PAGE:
A close-up shows the pegs in the bars. A special tool makes it easy to ‘peg’ each shed. The holes without pegs are the shafts that will go up. Since there are 12 shafts, there are 12 holes in each bar. When the right treadle is pressed, the mechanism raises the shafts for one bar—one shed. When the left treadle is pressed, the shed closes and the mechanism readies itself for the next shed. When all the holes are filled nothing will go up. It’s a way to mark the end of a repeat.

Here is the first thing I’ve woven! I wanted to shade the 12-shaft satin weave to go from only the warp showing graded to only the weft showing. The white warps are shiny spun silk (2 different yarns) and the weft is handspun silk from Bhutan that is not shiny.Then I dyed the piece lightly in black walnut dye. I was hoping the shades of the color would contrast more, to go in shades from light to dark–but that is what I’ll work on next. I thought the two yarns—one shiny and one mat would contrast more when in the dye. Lately I’ve been weaving cloth for the dye pot—really fun to weave and get my creative juices flowing.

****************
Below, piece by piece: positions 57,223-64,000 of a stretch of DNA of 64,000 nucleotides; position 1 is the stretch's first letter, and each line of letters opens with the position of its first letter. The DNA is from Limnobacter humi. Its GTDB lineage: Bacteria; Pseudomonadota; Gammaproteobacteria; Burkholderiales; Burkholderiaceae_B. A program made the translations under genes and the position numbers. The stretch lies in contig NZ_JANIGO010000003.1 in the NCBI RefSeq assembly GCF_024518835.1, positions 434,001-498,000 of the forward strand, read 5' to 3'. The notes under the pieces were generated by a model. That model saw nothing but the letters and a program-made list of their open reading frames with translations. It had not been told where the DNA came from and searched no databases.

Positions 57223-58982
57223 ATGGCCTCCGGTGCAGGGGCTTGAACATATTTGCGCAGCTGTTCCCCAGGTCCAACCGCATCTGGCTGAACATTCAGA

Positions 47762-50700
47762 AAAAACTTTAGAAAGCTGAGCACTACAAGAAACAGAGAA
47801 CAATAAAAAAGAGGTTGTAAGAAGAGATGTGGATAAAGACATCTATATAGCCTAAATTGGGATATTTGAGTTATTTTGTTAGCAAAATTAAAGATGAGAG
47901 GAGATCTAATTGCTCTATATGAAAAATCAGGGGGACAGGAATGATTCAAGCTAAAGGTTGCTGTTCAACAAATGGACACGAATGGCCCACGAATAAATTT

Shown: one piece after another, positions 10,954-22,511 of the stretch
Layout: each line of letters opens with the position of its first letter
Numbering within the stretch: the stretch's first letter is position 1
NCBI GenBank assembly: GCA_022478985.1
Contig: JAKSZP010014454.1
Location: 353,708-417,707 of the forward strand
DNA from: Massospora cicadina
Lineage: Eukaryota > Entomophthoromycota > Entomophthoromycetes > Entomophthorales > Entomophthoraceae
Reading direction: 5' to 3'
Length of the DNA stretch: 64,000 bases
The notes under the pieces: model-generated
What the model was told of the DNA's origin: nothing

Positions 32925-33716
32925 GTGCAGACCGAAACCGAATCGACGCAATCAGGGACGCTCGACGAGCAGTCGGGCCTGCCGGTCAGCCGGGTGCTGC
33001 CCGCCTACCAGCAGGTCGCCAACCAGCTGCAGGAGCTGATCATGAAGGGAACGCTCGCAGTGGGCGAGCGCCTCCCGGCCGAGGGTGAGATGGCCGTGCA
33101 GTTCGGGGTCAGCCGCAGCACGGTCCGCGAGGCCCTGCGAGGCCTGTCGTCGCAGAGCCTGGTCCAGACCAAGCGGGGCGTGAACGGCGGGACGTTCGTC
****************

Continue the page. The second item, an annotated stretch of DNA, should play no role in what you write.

I Love My Cordless Iron


Here I show the iron I used on this singles linen piece I made. I love the sheen on the linen.

Here is the iron stipped in its cradel to show the bottom with the holes for steaming. It has great steam and spray and holds its heat. I place it in the cradle when I shift the cloth. The cord to the cradle is plenty long and retracts easily. It can even steam or spray with the iron held vertically.

The carrying case is surprisingly handy. Sometimes I even carry it to my kitchen counter and iron a small piece on a towel.

I am reminded fondly of the special squeak my mother’s ironing board made.
Below you can see the link to the iron on Amazon.